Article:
'Peg defence sacks bad rep

IAN BUSBY -- Calgary Sun

, Last Updated: 10:23 AM ET

Saying the Winnipeg Blue Bombers defence is much better than a year ago would be an massive understatement.

How could a CFL team not improve after setting the record for most yards allowed in a single season?

But to go from worst to first is tough in any league and the Bombers have done just that heading into tonight's matchup at McMahon Stadium with the Calgary Stampeders (7 p.m.).

When head coach Doug Berry came over from Montreal this off-season after leaving his post as the Als offensive co-ordinator, he brought with him the attitude that defence wins championships.

"That's the first thing we addressed when I became the head coach," said Berry, a head-coaching rookie after 30 years in the game. "We wanted to get the defence on track and see if the offence could catch up with it. You can't win in this league when the defence is consistently giving up yards.

"We've taken care of that this year and it's been a big part of our success."

Berry's cause was helped when Bombers GM Brendan Taman brought in free-agent linebacker Barrin Simpson, traded for defensive back Kelly Malveaux and signed former NFLer Ron Warner.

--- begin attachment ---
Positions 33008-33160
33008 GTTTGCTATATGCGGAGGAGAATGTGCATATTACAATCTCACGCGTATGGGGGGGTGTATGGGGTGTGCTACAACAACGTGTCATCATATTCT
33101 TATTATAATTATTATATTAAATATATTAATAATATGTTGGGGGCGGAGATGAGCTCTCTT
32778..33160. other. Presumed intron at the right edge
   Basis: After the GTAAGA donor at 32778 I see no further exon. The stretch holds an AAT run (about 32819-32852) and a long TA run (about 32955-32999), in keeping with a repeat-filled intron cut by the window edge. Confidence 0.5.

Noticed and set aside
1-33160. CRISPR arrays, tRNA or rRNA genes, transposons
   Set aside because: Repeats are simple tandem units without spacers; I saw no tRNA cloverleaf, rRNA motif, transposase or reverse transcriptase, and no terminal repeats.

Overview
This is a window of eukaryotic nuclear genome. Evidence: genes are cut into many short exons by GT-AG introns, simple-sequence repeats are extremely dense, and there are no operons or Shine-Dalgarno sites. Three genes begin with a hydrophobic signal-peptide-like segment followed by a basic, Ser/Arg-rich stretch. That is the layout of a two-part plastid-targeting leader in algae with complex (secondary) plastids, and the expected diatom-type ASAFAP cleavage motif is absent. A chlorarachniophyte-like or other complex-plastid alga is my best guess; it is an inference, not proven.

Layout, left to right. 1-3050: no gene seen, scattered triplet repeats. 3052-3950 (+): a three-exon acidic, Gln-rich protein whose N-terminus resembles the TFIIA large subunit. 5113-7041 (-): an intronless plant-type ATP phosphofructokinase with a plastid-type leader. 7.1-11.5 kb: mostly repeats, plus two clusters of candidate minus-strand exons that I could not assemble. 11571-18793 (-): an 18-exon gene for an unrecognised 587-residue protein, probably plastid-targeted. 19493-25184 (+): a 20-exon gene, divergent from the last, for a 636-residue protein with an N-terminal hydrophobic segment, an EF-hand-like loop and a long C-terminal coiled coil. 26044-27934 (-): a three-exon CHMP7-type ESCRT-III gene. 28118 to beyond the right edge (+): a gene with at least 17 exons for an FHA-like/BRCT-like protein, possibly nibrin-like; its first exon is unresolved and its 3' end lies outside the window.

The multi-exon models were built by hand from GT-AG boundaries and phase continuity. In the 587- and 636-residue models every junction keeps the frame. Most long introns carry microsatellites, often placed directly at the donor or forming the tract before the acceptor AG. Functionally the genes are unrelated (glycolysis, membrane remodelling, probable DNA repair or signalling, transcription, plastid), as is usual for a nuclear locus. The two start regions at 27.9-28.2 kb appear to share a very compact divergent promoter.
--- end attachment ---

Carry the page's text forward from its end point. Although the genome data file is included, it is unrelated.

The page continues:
The rebuilding process actually started late last season when Taman shipped safety Wes Lysack to Calgary for cornerback Anthony Malbrough.

But the twice former Stampeder said the biggest difference he saw from the end of 2005 to this season is defensive co-ordinator Greg Marshall, who Berry hired despite competing with him for the head job.

The former Eskimos and Renegades coach has made veterans like Malbrough accountable for their actions and the results have shown on the field. The Bombers are first in the league with 296 yards total offence allowed per game in building a 6-6 record.

"Coach Marshall doesn't scream and yell or try to be a dictator," Malbrough said.

"He treats us like men. If there is a mistake we made on film, he will ask us what we had there.

"If we answer the question, he's fine with that. Because he understands we know what we're doing. If we don't have an answer, then he teaches us and coaches us up on it."

The key to the Stamps offence is often running back Joffrey Reynolds, who sits second in the league rushing behind Winnipeg's Charles Roberts.

Malbrough said the Bombers will try to shut down Reynolds early and force the Stamps into deep passing situations. And the Bombers are toughest against the run in the league allowing an average of 76 yards rushing per game.


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